Neighbors who become family | Persons, places and things


By Barb Arland-Fye

Late one evening during my sophomore year in college, I called friends of my parents in desperation because the person I rented a room from had become unhinged. My parents were living in another state at the time, so I turned to my parents’ friends who had been our neighbors during my childhood.


Lucy and Jerry Alfveby took me into their home that night and found a place for me to sleep long after their own four children had gone to bed. For the next couple of weeks their home became my home and their family became my second family. Their hospitality and generosity made it possible for me to continue my studies without interruption.

It was not the first time the Alfvebys came to my rescue. Jerry, a Family Court judge, had helped me earlier that year with a lease agreement, pro bono.
After my sophomore year, I transferred to another college in the state where my parents lived. We kept in touch with the Alfvebys through letters and phone calls. The year my parents moved to Europe, I made a stop at Lucy and Jerry’s house at Christmastime. Most likely, they treated everyone who entered their lives as family. Their example of hospitality and the warmth they conveyed when someone entered their home created a lasting impression on me, and on my husband, Steve, after he met them at our wedding.


Our visits became less frequent over the years as the Alfvebys’ children grew up and blessed them with grandchildren and Steve and I were juggling work schedules while raising two sons. However, we kept in touch through Christmas cards that Lucy sent, written in her graceful script and always containing wonderful messages about family. She sent cards for other occasions, too.

One weekend while Steve and the boys and I were attending Mass during a visit to our parents’ homes, I was surprised and delighted to see Lucy and Jerry and their son Tom returning from the Communion line. Our reunion after Mass remains a cherished memory.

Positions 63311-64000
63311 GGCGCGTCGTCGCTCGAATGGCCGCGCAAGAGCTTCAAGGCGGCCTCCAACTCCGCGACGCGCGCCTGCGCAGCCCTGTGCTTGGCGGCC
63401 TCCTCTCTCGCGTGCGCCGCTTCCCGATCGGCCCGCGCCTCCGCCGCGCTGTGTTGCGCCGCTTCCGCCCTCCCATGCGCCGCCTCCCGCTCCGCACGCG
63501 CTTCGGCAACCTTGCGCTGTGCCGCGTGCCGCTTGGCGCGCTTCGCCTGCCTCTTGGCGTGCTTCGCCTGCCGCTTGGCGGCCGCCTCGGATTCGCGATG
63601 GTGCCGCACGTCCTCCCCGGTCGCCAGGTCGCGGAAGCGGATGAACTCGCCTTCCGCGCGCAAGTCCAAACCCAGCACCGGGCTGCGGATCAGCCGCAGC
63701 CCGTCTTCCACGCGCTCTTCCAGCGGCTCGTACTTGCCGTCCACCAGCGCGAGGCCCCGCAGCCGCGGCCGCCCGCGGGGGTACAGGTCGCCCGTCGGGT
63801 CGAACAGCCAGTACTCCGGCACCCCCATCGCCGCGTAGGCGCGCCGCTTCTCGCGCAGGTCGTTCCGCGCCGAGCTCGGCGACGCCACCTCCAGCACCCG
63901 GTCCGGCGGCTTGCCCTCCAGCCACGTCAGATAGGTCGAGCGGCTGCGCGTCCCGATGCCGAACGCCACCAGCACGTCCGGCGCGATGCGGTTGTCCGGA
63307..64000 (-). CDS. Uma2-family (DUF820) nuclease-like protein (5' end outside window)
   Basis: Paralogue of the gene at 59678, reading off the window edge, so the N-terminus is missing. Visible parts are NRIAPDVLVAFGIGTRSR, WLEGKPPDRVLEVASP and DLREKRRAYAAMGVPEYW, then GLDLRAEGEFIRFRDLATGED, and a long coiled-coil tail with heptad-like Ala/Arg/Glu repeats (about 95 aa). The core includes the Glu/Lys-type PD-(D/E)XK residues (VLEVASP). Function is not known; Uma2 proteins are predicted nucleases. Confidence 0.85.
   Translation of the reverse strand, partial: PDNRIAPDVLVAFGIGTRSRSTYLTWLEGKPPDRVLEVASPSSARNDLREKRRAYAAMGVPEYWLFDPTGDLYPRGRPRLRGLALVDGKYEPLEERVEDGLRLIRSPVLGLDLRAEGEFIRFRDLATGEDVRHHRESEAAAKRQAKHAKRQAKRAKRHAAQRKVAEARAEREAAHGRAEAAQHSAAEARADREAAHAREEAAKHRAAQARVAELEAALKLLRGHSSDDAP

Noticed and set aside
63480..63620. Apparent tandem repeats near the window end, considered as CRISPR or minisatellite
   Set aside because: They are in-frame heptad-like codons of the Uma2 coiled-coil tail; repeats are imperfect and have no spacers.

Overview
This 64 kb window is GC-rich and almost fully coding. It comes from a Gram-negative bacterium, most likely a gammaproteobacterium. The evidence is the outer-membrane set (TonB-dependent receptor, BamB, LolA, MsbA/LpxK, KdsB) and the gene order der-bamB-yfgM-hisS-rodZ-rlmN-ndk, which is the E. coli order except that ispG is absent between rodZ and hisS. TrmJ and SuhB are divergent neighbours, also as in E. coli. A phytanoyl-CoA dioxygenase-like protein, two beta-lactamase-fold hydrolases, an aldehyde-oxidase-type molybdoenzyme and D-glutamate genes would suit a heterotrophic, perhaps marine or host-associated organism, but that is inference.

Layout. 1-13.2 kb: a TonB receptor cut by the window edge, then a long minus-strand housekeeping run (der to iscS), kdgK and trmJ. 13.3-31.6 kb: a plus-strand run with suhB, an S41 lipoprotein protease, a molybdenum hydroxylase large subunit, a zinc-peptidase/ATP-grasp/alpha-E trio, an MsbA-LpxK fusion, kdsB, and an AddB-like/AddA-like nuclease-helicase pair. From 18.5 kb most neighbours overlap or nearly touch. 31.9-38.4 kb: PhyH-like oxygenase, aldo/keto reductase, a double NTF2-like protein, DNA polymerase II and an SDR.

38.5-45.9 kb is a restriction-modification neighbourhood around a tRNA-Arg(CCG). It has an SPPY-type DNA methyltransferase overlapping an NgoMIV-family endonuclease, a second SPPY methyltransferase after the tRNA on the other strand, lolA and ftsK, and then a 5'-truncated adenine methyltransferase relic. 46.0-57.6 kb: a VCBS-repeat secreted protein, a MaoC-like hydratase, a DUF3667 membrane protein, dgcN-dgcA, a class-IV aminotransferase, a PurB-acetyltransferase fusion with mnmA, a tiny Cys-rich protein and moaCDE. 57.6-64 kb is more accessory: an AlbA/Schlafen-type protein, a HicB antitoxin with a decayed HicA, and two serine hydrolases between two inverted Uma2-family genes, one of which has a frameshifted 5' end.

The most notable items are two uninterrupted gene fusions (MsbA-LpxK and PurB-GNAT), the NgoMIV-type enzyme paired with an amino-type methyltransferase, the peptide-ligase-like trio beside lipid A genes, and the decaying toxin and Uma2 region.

That unexpected encounter was the last time I saw Lucy and Jerry. Six years ago, I learned that Jerry had died. When I looked up the obituary and saw his smiling face, it took me back to those days when he and Lucy welcomed me into their home. I was preparing to write a column for this week’s paper when my mother called with the sad news that Lucy had died.

Pope Francis, in his apostolic letter, “The Joy of Love,” talks about what it means to have a big heart. “In addition to the small circle of the couple and their children, there is the larger family, which cannot be overlooked. Indeed, ‘the love between husband and wife and, in a derivative and broader way, the love between members of the same family … is given life and sustenance by an unceasing dynamism leading the family to ever deeper and more intense communion, which is the foundation and soul of the community of marriage and the family.’ Friends and other families are part of this larger family, as well as communities of families who support one another in their difficulties, their social commitments and their faith” (No. 196).

I don’t think Lucy and Jerry met Pope Francis, but his description of the broader family fit them perfectly.

(Contact Editor Barb Arland-Fye at

Support The Catholic Messenger’s mission to inform, educate and inspire the faithful of the Diocese of Davenport – and beyond! Subscribe to the print and/or e-edition, or make a one-time donation, today!

Print Friendly, PDF & Email
Posted on